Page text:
Grant Perry Suspended Indefinitely Comment Count

Seth December 22nd, 2016 at 3:28 PM


Sophomore WR Grant Perry today was informed of the charges that would be filed against him, which include two counts of sexual assault and running from police. He has been suspended apparently until the law is finished with him.

The charges against him include assaulting, battering, resisting or obstructing an officer(a felony), plus two counts of fourth degree sexual assault and a minor-in-possession charge (all misdemeanors). The Lansing State Journal had some details on the incident:

He is accused of touching a female who was waiting in line outside a downtown East Lansing bar at 12:20 a.m. Oct. 15.

"When (police) arrived on scene, we tried to grab onto him, and we had to chase him," said Lt. Scott Wriggelsworth, a spokesman for the East Lansing Police Department. "In the midst of that fracas, one of our officers suffered a minor hand injury."

Perry, along with Jack and Jared Wangler, was suspended for the Illinois game the week after the incident, and Perry didn’t travel to MSU. He was active for the Maryland, Iowa, Indiana, and Ohio State games this year, notably catching 4 passes for 49 yards in The Game. How much of the incident Michigan knew at the time of disciplinary action is an open question.

Perry, playing a Dileo-style slot, was Michigan’s third most productive receiver this year, and was expected to play a larger role in 2017 with the graduation of Chesson and Darboh. Perry is almost certain to miss the Orange Bowl, and his future with the team will likely be decided by the justice system.


Mr. Yost

December 22nd, 2016 at 4:23 PM ^

The response has been appropriate with the infomation at the time, IMO. I really don't think it's that hard for any school and I think Michigan has done a great job.

Arrested whether you're charged or not...suspended unless you and many others can prove without a doubt that you had absolutely NO fault in the situation. Doesn't sound like that was the case here. 2 games seems about right.

Files charged? you're done until your situation gets figured out.

If you're found not guilty or everything is dismissed (not settled, dismissed)...welcome back. If you're guilty...goodbye forever.

I realize it's not always that black and white, but that's the baseline I'm working with every time.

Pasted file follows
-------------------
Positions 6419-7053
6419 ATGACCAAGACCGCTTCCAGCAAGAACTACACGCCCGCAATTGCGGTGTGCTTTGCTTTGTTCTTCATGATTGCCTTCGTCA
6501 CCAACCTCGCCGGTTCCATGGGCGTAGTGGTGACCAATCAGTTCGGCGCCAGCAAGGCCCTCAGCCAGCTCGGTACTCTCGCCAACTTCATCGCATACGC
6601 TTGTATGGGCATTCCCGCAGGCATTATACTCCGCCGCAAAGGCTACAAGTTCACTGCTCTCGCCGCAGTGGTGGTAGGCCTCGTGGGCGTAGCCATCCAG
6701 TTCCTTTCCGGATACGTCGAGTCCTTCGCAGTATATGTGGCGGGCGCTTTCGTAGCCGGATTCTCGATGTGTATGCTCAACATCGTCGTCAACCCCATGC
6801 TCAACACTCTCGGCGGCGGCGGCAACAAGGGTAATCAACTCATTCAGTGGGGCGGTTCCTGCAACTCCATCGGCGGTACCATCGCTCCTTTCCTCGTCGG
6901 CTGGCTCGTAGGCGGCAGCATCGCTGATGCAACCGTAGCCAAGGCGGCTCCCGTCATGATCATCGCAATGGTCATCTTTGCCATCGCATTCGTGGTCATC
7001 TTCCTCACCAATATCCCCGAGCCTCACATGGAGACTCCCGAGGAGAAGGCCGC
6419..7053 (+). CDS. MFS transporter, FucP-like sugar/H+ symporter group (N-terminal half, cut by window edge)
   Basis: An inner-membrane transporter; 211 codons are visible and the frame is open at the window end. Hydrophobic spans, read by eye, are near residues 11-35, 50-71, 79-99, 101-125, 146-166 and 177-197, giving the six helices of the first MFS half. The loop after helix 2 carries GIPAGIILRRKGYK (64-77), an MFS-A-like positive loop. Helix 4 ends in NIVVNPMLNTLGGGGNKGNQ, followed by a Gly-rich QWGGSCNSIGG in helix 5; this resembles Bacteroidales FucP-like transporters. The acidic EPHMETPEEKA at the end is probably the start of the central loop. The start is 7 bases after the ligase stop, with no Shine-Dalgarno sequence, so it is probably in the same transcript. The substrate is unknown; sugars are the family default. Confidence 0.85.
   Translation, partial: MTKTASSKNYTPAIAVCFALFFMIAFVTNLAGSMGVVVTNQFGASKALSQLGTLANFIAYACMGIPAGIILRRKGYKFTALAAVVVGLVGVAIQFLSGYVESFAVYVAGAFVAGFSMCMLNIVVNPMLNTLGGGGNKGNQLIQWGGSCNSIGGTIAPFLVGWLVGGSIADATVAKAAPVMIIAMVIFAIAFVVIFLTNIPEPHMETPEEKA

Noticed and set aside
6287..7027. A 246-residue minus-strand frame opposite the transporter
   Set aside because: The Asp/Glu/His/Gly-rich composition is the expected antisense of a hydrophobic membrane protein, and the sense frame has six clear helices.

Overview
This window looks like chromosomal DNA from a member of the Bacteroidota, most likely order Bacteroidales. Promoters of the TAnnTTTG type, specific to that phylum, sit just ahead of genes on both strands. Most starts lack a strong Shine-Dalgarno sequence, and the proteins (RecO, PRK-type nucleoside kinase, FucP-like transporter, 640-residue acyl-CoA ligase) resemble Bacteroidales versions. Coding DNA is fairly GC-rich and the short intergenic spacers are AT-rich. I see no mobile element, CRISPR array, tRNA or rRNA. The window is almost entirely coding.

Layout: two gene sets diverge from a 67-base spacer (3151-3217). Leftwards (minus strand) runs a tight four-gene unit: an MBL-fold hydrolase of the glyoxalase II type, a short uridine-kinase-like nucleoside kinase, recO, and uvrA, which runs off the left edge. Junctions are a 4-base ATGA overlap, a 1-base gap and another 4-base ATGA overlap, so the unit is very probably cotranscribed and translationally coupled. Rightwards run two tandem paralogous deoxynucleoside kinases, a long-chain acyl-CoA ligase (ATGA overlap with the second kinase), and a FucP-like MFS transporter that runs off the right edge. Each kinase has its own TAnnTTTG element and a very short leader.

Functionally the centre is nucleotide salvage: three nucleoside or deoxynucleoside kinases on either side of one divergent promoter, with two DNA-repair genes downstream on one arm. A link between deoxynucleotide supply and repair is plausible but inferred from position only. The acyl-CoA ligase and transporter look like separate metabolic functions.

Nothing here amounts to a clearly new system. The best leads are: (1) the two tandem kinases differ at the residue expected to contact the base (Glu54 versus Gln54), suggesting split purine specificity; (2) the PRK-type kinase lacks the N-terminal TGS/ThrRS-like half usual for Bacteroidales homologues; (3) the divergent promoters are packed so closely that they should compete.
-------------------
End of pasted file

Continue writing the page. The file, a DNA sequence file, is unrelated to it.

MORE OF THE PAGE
I also realize that it's not fair you're suspended and truly may not have ANYTHING to do with the situation. But, you know what, life isn't fair.

However, to that point...I'd like to see the NCAA allow an additional year for those special cases. Which are few and far between.

(i.e. I'm arrested for murder...I'm suspended the entire year while everything sorts itself out. Then it turns out they have a video of the real murderer, ski mask off, waiving at the camera, holding 2 forms of ID and screaming "IT WAS ME!." I should be suspended indefinitely...but once they let me go, I should get my year back if I want to keep playing).

Clearly that doesn't happen often, but the NCAA can show some feel by allowing the 100% innocent to get their lost season back. This would give coaches more freedom to suspend players, knowing that "hey kid..if what you say is true...we'll get you that 5th or 6th year."

kevin holt

December 22nd, 2016 at 5:23 PM ^

I think that would possibly be a 6th year situation. You would have lost a year to circumstances beyond your control. That's already the criterion for granting a 6th year and I'd think it would count since you'd have been wrongfully incarcerated for that year.


December 22nd, 2016 at 6:35 PM ^

Before we go on condemning our fellow MgoBloggers for being a-holes and worse, take a look at the CSC statute (quoted further down, in comment #74).  What is impermissible according to the law of the State of Michigan appears much narrower in scope than what you suggest, CCW.  Specifically, check out section (b) in which the statute identifies examples of what might be taken to constitute "force or coercion."  Kevin13's example is arguably not prohibited by this statute because arguably it doesn't meet the standard of "force or coercion." 


December 22nd, 2016 at 6:58 PM ^

On the subject of what the coaching staff knew when, it's also worth mentioning that, as per the statute, the charge might be...

that the woman was physically helpless or mentally incapable (by reason of intoxication), and yet, Perry's story to the coaching staff was that she was not that drunk.  And the police/prosecution did not release evidence pertaining to her state of intoxication, and were investigating further to see what they came up with. 

If that is the case, the suspension timeline might make sense.

Or the charge might be that Perry used "the element of surprise" and Perry might have sworn to the coaching staff that this was completely false.  What should the staff do under those circumstances?  Same if the charge was that he used the threat of force and he completely denied that?  So it is a he-said/she-said and the prosecution indicates that the woman has not yet pressed charges?  What should the staff do then? 

Could be that the facts are that he truly "overcame" her physically and groped her, and it could be something far different.  We really ought to withhold judgment until we know more.

Sextus Empiricus

December 22nd, 2016 at 10:05 PM ^

that is serious enough to get him kicked off if proven in court regardless of the actual alleged assault IMO... just sayin'.